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dc.contributor.advisorQuilling, Rosemary.
dc.creatorPieterse, Gaye.
dc.date.accessioned2018-04-20T10:24:49Z
dc.date.available2018-04-20T10:24:49Z
dc.date.created2012
dc.date.issued2012
dc.identifier.urihttp://hdl.handle.net/10413/15173
dc.descriptionMaster of Commerce in Information Systems and Technology. University of KwaZulu-Natal, Durban 2012.en_US
dc.description.abstractLittle guidance is given to teachers in South Africa with regard to integrating technology into the classroom. Yet they are required to teach 21st century skills such as ICT literacy and collaborative problem-solving, as well as soft skills such as empathy, story, design, symphony, play and meaning. Competency in these skills requires high emotional intelligence that has strong links to success in the conceptual age. Digital storytelling has proven to be a successful pedagogic resource with high potential for deep learning, development of 21st century skills and emotional empowerment. As females tend to drop out of school earlier than their male counterparts, the task of this study was therefore to determine whether the making of digital stories fostered trait emotional intelligence amongst female teenagers. The study was viewed through the lens of the Technological knowledge, Pedagogical knowledge and Content Knowledge (TPCK) model and showed some shortfalls with regard to using it to assess teacher training in the integration of ICT in education. Different interventions of digital storytelling were used on four Grade 9 and four Grade 10 classes (172 pupils) in an all girls’ school with a mixed method being used. The quantitative data was obtained from a repeated self-report test for trait EI (SSEIT) and the qualitative data from a semi-structured questionnaire given to each student. The study took place at a private school in Durban, South Africa and lasted for 9 months (3 terms) from Jan 2011-Aug 2011. The qualitative data showed that digital storytelling was a unanimously positive experience in two groups only – those who made them and those who watched well-made YouTube movies picked by the educator. The other group who watched the YouTube videos as well as their peers’ movies expressed less positive experiences viz. irritation in watching poorly made movies, while the group who had no intervention had no positive comments and expressed anger and annoyance at being excluded. The quantitative data showed no significant statistical changes. This may be due to problems within the testing of SSEIT or that the qualitative data measured aspects of EI which are unrelated to trait EI. This case study point the way to a more targeted research with regard to using digital storytelling as a means to not only integrate technology into education but also to teach 21st century skills with a strong base in emotional intelligence. It is recommended that the TPCK model be enlarged to encompass collaborative problem solving, that consideration be given to the use of mixed methods research in education and that digital story telling is incorporated into teacher training.en_US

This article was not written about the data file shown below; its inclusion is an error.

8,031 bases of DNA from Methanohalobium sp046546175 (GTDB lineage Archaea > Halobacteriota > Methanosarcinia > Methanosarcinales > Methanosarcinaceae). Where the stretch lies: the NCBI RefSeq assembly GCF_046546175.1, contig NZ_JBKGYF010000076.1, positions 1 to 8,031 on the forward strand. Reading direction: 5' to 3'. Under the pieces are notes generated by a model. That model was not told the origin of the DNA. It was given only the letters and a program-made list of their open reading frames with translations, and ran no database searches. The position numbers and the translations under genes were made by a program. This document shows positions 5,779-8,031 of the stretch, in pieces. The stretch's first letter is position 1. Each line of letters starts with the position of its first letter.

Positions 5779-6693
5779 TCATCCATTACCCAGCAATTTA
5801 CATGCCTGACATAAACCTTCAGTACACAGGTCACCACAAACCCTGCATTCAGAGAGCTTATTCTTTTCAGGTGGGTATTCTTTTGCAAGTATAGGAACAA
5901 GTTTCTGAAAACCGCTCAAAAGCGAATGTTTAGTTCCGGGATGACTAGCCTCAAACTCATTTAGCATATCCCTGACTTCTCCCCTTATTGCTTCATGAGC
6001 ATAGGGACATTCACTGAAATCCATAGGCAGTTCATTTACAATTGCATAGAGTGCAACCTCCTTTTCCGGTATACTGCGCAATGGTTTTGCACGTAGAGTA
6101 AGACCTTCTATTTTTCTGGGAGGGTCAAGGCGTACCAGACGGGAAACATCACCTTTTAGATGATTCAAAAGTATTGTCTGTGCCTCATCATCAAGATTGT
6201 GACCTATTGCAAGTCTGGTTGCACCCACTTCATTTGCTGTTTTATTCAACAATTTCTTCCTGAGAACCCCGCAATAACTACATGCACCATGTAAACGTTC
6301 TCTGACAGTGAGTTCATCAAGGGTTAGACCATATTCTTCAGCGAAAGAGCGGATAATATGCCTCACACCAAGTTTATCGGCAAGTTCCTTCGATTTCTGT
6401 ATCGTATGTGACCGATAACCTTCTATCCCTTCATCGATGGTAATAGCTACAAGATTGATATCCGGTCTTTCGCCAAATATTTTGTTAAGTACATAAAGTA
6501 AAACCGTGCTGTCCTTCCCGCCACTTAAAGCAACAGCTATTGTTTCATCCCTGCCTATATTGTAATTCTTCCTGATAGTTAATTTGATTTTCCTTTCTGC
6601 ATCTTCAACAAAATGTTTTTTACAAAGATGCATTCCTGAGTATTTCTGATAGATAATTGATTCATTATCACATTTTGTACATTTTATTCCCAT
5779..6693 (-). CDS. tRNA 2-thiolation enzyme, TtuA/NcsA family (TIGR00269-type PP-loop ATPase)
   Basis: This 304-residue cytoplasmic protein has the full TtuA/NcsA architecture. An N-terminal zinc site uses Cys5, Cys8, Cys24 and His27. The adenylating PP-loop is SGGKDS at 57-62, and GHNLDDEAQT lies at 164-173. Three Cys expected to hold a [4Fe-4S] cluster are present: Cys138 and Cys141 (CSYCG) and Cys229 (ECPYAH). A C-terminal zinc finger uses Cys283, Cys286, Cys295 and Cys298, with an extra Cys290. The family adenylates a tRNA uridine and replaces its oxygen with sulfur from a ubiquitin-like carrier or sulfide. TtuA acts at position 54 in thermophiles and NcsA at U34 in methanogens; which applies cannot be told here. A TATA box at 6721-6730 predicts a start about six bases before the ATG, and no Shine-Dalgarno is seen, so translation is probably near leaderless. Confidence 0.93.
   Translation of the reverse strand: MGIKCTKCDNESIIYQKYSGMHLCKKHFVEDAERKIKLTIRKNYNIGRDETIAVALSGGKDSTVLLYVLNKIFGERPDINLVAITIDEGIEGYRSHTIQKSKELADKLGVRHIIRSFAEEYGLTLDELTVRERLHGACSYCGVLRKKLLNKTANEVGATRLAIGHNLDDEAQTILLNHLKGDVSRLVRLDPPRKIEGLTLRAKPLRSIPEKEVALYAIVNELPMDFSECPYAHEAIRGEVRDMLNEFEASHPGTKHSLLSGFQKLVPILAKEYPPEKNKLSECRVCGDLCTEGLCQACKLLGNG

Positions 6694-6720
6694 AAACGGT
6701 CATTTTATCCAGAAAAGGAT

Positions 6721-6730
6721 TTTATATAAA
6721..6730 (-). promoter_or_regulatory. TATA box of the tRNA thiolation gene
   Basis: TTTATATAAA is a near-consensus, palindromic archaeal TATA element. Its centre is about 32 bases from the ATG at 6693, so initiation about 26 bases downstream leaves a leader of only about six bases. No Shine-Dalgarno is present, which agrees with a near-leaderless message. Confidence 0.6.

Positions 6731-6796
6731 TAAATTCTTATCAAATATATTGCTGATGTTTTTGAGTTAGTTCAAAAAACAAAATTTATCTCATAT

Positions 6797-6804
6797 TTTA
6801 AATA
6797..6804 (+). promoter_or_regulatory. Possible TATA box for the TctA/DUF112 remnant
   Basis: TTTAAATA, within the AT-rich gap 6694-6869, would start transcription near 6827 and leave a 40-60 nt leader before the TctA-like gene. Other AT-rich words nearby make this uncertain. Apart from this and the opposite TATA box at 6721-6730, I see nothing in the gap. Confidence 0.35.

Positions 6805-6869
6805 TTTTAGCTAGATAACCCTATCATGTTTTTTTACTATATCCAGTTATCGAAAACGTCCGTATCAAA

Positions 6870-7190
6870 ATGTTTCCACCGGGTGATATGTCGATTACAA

dc.language.isoen_ZAen_US
dc.subject.otherDigital story-telling.en_US
dc.subject.otherTeenage.en_US
dc.subject.otherEmotional intelligence.en_US
dc.subject.otherWeb 2.0.en_US
dc.titleDigital storytelling and teenage emotional intelligence : a South African case study.en_US
dc.typeThesisen_US


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